The routine overall stayed light and interesting, with Adhoot jumping from topic to topic and eventually talking about his time on “Kickin’ It,” a crowd favorite. A brief question and answer portion with the audience highlighted questions like, “Do you have a favorite cast member?” to which the reply was “Tootsie,” his goat co-worker on the show.

Sophomore Meredith Waropay found Ahdoot and his work with Disney to be interesting and was glad to have been able to attend the event.

“I thought it was really funny,” Waropay said. “I liked that he interacted with the audience, like the Q&A, I thought it was really cool that he was part of Disney and his role in ‘Kickin’ It.’

Adhoot also took time to poke fun at the student body, dedicating time to guessing what the acronyms of the college’s majors stood for. Some of the more entertaining for him to guess were “TVDM,” “IMC” and “FPVA,” the latter of which he guessed “foreign policy in Virginia.”

Kamens particularly liked the interactions between Ahdoot and the crowd, especially since it built a sense of relevancy to him.

“I always like when comedians do things that are relevant to you,” Kamens said. “So talking about the bone marrow drive and making fun of people’s majors. That part got a little out of hand, but it was funny; I thought it was good.”

The stand-up ended with Ahdoot detailing a celebrity incident he had had in Los Angeles, where he was recognized by a child rather than the very famous Matthew McConaughey who was sitting next to him, leaving the room full of laughter, and it was the perfect way to end the set. This last joke was a favorite of the night for Waropay. 

Sam Gross, an intern with IC Hillel’s Homburger Jacobs Contemporary Jewish Issues Lecture Series, was involved in the promotion and flow of the event, as well as introducing the dynamic guest.

“It was super fun. By the time I came in, Dan was already booked and hired, so my job was to promote it, make sure everything went well, make sure that Dan had everything he needed today,” Gross said. “I did all the back end stuff and I think it went really well.”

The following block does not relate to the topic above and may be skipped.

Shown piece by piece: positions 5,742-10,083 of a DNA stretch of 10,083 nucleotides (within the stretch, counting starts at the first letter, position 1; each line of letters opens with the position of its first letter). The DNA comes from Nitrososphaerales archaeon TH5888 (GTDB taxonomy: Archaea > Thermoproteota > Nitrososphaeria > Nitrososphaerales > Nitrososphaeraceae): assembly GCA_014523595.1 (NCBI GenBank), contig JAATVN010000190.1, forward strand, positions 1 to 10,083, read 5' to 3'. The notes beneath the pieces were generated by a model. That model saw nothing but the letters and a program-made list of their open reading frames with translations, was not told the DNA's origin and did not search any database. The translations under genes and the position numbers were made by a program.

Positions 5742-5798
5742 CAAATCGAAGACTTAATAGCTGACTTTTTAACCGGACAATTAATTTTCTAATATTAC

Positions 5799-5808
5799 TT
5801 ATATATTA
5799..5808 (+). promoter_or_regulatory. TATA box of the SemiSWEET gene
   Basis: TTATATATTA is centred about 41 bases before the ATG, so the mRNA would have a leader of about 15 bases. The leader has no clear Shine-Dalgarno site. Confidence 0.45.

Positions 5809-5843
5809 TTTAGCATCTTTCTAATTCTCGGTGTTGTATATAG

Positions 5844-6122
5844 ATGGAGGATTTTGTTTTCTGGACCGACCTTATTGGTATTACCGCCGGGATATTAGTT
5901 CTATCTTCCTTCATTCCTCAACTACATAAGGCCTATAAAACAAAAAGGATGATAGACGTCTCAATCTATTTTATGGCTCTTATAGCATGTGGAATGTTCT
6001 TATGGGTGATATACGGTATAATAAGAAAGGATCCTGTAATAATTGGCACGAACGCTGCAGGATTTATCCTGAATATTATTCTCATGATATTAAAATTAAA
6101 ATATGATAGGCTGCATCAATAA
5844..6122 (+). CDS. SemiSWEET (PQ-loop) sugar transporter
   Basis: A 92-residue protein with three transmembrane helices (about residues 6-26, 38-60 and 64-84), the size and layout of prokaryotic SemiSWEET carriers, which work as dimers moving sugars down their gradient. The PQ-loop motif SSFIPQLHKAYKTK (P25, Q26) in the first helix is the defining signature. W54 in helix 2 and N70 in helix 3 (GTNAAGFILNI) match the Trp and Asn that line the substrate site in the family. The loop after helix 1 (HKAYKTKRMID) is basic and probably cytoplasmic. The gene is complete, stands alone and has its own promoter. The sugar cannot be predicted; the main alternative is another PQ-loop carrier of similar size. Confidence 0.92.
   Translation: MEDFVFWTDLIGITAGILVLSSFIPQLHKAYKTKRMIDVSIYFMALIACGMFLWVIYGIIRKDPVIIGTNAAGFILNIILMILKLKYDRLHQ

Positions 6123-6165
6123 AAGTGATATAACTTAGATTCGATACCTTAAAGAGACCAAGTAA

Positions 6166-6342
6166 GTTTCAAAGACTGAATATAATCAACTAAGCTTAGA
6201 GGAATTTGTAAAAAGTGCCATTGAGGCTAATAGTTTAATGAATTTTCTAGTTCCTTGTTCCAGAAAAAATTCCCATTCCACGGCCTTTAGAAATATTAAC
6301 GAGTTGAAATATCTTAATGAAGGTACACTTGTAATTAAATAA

The event was sponsored by the Homburger Jacobs Contemporary Jewish Issues Lecture Series, which was funded by donations from Dr. Eve Homburger77 and Brad Jacobs, both of whom attended the event. The series was created in memory of Homburger’s parents and Jacobs’ father, who were Holocaust survivors in Germany.

Homburger spoke on the importance of highlighting diversity, especially with the current conflict between Israel and Palestine. 

“We have both been brought up regarding the importance of being open-minded and diverse, and we came up with this idea of having annual speakers on diversity or on something current,” Homburger said. “We both thought that was very critical to society. And as we see today, sadly, how critical it is people, society, individuals, learn about diversity and inclusiveness and we are all the same, and so I think that that’s what we have to do.”

Homburger enjoyed the performance from Ahdoot and said that though it was hard to take a break from the ongoing conflict in her heart and soul, she ultimately thought it was a good decision. 

“I wasn’t sure at first whether the ‘show should go on;’ I wasn’t sure,” Homburger said. “But standing here talking to you and thinking of all the students, I think maybe it was good for our hearts and our souls, and we’re still there to support all the people we need to support, and in 10 minutes we’re all going to be back to our lives, with sorrow in our heart. So maybe in fact this was what we needed. It was meant to be that it came at this time.”

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Molly Fitzsimons, Life and Culture Editor